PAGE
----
Kochi Prefecture has a splendid simplicity to its cuisine. Its massive Pacific Ocean coastline guarantees good quality seafood catches, the most famous being the area's nationally loved skipjack tuna. Home-style nous turns common dishes like noodles into seemingly simpler yet heartier ones while Kochi's expertise in citrus horticulture is nationally recognised. Here is a look at just some of the local foods of Kochi.

Sawachi ryori

A huge smorgasbord of food on a platter, sawachi ryori began as a seafood feast but these days diners will find all manner of foods offered. Commonly seen at drinking parties, the platter is different each time and literally overflows with all kinds of food including shellfish, bream and bonito, as well as fried foods, sushi rolls, pickles and even fruit.

Sawachi ryori smorgasboard
Sawachi ryori smorgasboard (Photo: bm.iphone / CC BY 2.0)

Katsuo no tataki

Probably Kochi's most famous food, katsuo no tataki is a deliciously strong dish of skipjack tuna grilled over a straw flame. Seared enough so that the centre flesh remains red, the food is usually garnished with some simple condiments like scallions, ginger and grated wasabi. A dash of sea salt or ponzu-based citrus sauce helps to seal the flavour deal.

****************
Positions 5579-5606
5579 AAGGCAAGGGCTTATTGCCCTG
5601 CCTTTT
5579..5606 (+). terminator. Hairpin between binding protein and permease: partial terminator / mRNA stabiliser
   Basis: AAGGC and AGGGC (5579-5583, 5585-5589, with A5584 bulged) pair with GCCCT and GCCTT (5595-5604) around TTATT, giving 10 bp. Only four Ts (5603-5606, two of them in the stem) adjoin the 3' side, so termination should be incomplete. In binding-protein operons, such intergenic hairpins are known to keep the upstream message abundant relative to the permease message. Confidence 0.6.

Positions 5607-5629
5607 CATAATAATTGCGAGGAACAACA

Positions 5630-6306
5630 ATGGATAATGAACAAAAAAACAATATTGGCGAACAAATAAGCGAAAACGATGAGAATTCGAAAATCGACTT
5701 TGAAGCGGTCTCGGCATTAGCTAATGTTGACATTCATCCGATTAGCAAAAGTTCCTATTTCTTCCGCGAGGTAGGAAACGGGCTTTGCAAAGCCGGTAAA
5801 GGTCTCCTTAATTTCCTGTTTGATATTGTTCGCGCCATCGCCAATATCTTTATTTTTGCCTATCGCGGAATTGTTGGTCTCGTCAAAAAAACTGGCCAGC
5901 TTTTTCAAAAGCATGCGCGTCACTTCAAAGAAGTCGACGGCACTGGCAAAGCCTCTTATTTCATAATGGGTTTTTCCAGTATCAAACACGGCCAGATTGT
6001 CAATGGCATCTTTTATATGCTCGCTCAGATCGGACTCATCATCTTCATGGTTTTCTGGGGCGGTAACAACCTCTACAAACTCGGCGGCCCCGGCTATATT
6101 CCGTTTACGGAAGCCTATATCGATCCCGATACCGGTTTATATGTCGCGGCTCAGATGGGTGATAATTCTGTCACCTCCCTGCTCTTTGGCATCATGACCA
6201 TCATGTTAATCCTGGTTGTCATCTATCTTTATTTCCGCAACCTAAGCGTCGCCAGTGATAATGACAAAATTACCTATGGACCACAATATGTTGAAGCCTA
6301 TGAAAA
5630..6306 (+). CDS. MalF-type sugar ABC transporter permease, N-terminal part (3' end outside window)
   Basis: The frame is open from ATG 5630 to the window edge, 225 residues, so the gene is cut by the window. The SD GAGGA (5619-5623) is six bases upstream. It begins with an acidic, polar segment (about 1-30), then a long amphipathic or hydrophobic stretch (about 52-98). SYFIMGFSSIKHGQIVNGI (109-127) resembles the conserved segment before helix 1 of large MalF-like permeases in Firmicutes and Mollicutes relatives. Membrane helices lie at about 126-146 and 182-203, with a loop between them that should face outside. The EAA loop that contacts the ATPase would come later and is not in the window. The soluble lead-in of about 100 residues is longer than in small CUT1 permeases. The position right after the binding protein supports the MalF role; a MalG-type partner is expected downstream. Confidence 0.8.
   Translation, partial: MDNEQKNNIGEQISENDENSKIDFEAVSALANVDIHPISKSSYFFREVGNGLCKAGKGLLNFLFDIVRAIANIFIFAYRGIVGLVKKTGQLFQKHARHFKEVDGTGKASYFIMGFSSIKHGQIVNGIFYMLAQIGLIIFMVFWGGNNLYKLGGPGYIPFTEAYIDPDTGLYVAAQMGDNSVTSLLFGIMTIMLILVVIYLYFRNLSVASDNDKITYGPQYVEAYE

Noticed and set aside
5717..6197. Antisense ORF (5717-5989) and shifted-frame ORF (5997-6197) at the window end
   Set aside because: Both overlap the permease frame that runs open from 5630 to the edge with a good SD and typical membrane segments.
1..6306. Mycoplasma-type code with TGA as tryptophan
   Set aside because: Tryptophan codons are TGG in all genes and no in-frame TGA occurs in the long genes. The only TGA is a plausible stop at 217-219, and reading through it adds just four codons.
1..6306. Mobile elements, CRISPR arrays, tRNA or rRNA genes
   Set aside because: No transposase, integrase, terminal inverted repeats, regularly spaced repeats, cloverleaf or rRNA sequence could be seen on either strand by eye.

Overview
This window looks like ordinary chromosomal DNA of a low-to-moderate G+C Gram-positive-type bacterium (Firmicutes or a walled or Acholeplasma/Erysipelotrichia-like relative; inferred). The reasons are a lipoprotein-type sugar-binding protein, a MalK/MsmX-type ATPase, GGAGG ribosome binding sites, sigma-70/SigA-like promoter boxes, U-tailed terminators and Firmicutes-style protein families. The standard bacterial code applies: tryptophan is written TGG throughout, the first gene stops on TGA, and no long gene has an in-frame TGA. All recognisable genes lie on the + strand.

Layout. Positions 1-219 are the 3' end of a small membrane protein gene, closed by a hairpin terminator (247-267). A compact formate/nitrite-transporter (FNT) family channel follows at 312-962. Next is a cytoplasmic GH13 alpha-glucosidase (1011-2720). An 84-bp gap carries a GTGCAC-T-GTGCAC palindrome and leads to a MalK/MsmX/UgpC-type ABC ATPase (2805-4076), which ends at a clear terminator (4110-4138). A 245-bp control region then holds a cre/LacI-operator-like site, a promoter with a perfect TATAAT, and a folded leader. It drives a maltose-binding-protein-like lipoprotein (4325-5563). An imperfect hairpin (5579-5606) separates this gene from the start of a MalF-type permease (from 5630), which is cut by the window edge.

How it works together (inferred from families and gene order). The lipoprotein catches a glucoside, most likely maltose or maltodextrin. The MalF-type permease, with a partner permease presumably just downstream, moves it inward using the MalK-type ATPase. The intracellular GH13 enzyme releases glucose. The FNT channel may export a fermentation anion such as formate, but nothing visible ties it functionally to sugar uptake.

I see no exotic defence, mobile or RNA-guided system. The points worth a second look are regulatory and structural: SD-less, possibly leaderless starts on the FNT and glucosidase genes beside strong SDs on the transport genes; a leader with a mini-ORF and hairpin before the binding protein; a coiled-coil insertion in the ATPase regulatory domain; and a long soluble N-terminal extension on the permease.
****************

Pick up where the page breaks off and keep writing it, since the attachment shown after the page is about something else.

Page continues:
Katsuo no tataki
Katsuo no tataki (Photo: ayustety / CC BY-SA 2.0)

Nabeyaki ramen

One of those great meal ideas, nabeyaki ramen is basically ramen noodles served in a clay pot. The soup is traditionally made from chicken broth and served with thin noodles, sliced chikuwa fish cakes, vegetables and a raw egg. Simmered in its pot, diners often add a small bowl of rice and turn the dish into a kind of hearty porridge.

Nabeyaki ramen (image intensity lowered)
Nabeyaki ramen (image intensity lowered) (Photo: くろふね / CC BY-SA 4.0)

Tosa buntan

With the perfect climate in Japan to grow them, Kochi's Tosa buntan is the prefecture's speciality. A sweet, almost orange-like in taste, this citrus fruit was named after the original name of the prefecture. Leaning towards grapefruit in size and appearance, they are typically enjoyed as is or as a jam or jelly.

Buntan citrus fruit
Buntan citrus fruit (Photo: Tam Tam / CC BY-SA 2.0)